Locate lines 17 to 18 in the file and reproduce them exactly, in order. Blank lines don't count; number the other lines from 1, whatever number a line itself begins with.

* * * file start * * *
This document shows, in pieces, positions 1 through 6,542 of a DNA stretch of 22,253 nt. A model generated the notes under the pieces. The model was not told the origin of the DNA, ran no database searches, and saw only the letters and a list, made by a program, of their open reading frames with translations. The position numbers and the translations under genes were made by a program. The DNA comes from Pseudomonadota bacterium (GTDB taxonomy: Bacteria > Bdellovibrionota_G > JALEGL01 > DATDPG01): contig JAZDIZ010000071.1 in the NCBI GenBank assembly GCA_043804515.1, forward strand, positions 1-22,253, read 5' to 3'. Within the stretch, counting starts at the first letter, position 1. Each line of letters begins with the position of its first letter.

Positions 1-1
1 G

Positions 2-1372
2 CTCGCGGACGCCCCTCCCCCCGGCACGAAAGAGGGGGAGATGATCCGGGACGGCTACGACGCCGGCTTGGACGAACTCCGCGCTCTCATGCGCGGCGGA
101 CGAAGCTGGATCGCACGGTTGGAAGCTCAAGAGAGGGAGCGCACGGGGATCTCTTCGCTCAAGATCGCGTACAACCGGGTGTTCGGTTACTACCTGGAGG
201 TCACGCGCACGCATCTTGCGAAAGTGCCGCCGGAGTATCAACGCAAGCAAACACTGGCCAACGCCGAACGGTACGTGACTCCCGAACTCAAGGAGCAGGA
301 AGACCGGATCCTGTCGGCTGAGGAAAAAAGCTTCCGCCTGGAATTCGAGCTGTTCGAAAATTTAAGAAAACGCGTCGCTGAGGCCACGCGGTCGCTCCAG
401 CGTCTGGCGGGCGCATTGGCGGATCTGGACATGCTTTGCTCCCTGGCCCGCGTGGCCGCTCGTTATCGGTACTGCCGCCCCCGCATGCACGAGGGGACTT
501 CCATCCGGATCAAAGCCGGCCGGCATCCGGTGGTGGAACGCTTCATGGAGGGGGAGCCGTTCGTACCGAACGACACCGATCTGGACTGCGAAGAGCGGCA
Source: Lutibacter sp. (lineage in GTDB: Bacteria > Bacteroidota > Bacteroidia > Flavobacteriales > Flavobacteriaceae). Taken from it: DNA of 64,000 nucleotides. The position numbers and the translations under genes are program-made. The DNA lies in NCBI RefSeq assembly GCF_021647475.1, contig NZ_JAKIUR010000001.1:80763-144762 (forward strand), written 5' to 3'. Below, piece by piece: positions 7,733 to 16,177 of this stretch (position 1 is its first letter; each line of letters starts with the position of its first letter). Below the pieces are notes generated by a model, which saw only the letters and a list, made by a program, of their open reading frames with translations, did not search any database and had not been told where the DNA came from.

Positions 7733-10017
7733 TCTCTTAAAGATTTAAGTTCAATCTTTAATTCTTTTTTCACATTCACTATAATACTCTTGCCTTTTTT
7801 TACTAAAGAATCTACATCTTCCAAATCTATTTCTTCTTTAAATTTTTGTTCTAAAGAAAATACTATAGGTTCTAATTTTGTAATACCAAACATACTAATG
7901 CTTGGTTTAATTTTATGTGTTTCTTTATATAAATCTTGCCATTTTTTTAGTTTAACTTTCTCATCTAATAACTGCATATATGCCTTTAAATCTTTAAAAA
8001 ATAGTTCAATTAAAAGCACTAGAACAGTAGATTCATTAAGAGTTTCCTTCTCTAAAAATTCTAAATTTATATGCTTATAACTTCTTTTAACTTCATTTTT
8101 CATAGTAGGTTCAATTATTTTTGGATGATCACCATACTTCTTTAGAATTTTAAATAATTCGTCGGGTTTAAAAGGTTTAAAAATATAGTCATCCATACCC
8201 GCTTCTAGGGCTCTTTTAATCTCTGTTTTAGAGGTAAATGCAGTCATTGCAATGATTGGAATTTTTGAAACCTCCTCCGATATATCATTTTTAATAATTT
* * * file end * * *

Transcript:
8101 CATAGTAGGTTCAATTATTTTTGGATGATCACCATACTTCTTTAGAATTTTAAATAATTCGTCGGGTTTAAAAGGTTTAAAAATATAGTCATCCATACCC
8201 GCTTCTAGGGCTCTTTTAATCTCTGTTTTAGAGGTAAATGCAGTCATTGCAATGATTGGAATTTTTGAAACCTCCTCCGATATATCATTTTTAATAATTT